“The persecution that the Christian and Chaldean Catholic community has faced in Iraq is well- documented,” they added. “The deportations to this same country, under such scrutiny for abuse and genocide of Christian and other minorities, seems to run counter to what is happening in other parts of our government.”

Lawyers for the detainees insisted that under the Convention Against Torture they should not be sent back to a country where they have a reasonable expectation of persecution.

Furthermore, since the detainees have already served their prison sentences for their previous crimes, “we believe it would not be just or humane to deport a person who has integrated into American life and poses no evident risk to the local community,” the bishops continued.

This past week, Bishop Kalabat noted in a Facebook post that Chaldean Catholic Patriarch Louis Sako was also involved in the efforts to halt the deportations, and “spoke with an international Catholic organization that are in contact with Vice President Pence directly.”

Bishop Kalabat also said he had appealed to Michigan Governor Rick Snyder to pardon all those who had state felonies.

Then on June 22, Judge Goldsmith granted a two-week stay on the deportations of the Iraqi nationals “within the jurisdiction of the Detroit ICE Field Office with final orders of removal, who have been, or will be, arrested and detained by ICE.”

“In light of these complex jurisdictional issues, and the speed with which the Government is moving to remove Petitioners, it is necessary to stay Petitioners’ removal pending the Court’s determination regarding its jurisdiction,” Judge Goldsmith stated.

He also cited the threat of “irreparable harm” claimed by the detainees through the “significant chance of loss of life and lesser forms of persecution” if they were to be deported to Iraq, as well as “the public interest” in due process that their requests for relief be heard by a federal court before their deportation.

“The court took a life-saving action by blocking our clients from being immediately sent back to Iraq,” Lee Gelernt, deputy director of the ACLU’s Immigrants’ Rights Project, stated. “They should have a chance to show that their lives are in jeopardy if forced to return.”

US Senate healthcare bill 'unacceptable as written', bishops warn

Washington D.C., Jun 23, 2017 / 11:10 am (CNA/EWTN News).- The U.S. bishops' conference has warned that the proposed Senate health care bill will put serious burdens on poor families and is “unacceptable as written.”

After the draft of a Senate health care bill was finally released on Thursday, Bishop Frank Dewane of Venice, chair of the U.S. bishops’ domestic justice and human development committee, stated that “this proposal retains many of the fundamental defects of the House of Representatives-passed health care legislation, and even further compounds them.”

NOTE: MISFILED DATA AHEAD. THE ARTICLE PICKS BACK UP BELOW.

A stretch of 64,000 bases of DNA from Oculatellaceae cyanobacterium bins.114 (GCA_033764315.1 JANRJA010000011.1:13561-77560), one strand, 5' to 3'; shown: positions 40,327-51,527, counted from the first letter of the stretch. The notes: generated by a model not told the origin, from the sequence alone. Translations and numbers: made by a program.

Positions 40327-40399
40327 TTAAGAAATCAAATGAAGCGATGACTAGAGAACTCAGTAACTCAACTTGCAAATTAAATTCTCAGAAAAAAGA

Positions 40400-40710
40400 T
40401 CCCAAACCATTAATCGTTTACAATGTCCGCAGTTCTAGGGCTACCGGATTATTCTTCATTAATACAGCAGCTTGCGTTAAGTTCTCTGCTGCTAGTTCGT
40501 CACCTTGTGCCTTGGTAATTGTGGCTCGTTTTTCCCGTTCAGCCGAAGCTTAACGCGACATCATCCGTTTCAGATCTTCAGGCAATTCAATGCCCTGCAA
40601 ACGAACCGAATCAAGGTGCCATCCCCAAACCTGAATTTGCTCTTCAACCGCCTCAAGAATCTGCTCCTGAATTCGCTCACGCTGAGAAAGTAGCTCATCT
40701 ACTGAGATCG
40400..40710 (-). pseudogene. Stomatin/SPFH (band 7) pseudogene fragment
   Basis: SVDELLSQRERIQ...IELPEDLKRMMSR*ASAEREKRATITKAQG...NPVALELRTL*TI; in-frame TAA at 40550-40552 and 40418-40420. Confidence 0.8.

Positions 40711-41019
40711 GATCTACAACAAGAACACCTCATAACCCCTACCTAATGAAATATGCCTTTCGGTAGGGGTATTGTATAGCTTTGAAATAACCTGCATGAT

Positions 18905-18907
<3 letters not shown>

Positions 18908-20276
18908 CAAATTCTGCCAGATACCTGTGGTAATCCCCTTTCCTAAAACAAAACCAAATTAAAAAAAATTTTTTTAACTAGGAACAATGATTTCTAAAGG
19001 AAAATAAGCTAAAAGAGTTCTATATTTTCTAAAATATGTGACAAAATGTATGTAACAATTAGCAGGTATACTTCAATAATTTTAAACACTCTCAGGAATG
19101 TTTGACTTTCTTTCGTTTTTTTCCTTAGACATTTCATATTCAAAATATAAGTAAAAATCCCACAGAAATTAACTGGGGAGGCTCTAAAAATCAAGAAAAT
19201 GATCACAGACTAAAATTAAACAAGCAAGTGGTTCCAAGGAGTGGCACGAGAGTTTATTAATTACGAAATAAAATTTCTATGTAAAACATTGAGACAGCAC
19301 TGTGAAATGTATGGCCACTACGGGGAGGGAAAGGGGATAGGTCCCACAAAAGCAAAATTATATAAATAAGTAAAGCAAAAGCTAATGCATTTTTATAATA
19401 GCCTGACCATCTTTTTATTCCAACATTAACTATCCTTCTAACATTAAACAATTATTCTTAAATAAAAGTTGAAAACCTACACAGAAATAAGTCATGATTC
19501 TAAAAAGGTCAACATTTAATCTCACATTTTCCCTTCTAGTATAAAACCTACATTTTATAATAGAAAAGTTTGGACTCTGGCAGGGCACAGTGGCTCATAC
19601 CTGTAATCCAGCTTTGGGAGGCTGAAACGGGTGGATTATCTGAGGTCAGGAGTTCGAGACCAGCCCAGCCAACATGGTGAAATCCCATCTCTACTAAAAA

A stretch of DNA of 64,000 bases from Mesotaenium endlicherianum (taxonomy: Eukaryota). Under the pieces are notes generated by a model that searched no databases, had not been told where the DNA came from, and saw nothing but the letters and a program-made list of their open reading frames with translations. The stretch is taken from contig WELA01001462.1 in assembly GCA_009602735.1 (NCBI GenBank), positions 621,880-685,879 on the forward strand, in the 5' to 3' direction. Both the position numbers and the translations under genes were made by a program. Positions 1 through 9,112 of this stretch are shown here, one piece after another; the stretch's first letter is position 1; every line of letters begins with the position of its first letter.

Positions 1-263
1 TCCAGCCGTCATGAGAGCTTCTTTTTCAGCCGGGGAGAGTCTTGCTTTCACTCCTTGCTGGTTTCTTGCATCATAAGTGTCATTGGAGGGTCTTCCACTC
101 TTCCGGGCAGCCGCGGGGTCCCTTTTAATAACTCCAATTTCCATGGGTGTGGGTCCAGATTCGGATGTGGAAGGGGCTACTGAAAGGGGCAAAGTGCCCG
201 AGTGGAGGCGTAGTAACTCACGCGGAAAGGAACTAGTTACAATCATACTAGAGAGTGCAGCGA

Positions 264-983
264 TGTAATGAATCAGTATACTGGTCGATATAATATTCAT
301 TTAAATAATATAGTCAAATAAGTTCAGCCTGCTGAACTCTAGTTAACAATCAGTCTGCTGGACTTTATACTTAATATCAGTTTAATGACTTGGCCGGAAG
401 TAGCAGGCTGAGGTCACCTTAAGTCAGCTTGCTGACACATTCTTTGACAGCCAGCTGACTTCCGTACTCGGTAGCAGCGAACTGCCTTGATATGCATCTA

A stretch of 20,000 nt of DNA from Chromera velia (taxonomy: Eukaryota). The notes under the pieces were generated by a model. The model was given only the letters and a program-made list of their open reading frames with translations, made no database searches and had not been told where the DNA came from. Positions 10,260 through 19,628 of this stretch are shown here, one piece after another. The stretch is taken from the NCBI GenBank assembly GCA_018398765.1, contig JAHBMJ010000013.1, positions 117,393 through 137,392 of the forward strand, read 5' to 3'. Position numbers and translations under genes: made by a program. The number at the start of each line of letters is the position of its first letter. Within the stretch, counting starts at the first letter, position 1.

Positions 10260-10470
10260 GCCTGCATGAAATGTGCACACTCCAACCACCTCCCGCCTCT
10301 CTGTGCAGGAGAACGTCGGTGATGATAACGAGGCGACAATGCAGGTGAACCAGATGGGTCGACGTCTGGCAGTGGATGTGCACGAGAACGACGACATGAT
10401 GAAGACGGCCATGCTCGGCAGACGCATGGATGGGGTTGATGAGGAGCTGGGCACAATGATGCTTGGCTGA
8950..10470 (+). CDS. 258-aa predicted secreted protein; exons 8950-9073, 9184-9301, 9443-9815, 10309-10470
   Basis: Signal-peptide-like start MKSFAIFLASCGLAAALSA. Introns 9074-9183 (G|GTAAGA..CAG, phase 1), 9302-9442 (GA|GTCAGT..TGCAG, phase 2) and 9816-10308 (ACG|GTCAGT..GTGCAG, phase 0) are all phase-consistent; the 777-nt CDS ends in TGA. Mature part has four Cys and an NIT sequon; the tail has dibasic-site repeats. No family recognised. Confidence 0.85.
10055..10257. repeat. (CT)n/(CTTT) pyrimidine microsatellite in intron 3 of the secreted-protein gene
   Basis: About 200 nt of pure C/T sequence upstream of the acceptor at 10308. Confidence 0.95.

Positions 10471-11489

He had previously explained, in a March letter to members of Congress, how the House bill was problematic for vulnerable populations such as the poor, the seriously ill, and the elderly.

After the Senate draft, known as the Better Care Reconciliation Act, was released June 22, he reiterated that “it is precisely the detrimental impact on the poor and vulnerable that makes the Senate draft unacceptable as written.”

After the House narrowly voted May 2 to pass its own version of a health care reform bill, the US bishops wrote to Senators urging them to reject the “grave deficiencies” of the American Health Care Act.

The bishops had asked the Senate to reject major changes to Medicaid, to retain protections for human life, to increase tax assistance for those with low-income and the elderly, to retain a cap on health care plan costs for the elderly, to protect immigrants, and to add health care protections.

Senate Republicans released the draft version of their bill after weeks of anticipation and controversy that the draft was being worked on behind closed doors. The bill would repeal much of the Affordable Care Act.

A major sticking point for pro-life groups and the U.S. bishops was Hyde Amendment-language protecting taxpayer subsidies from being used to pay for abortions.

However, pro-life leaders are concerned – or are even certain – that the pro-life language will be removed by the Senate Parliamentarian before the bill reaches the Senate floor.

This could happen because the language might be determined to be not pertaining to the rules of budget reconciliation. Since the bill may be passed through the budget reconciliation process – thus requiring a simple majority vote, rather than the normal 60 votes needed to bring it to the floor for a vote – its measures would need to be ruled as pertaining to the budget.

Senate Republicans can also afford no more than two members of their party voting against the bill, as no Democrats are expected to support it. Several moderate Republicans in the chamber have voiced concern about the bill, and four conservatives have said the draft does not go far enough in repealing the Affordable Care Act.

The draft also strips Planned Parenthood of taxpayer funding and redirects that funding to community health centers which do not provide abortions.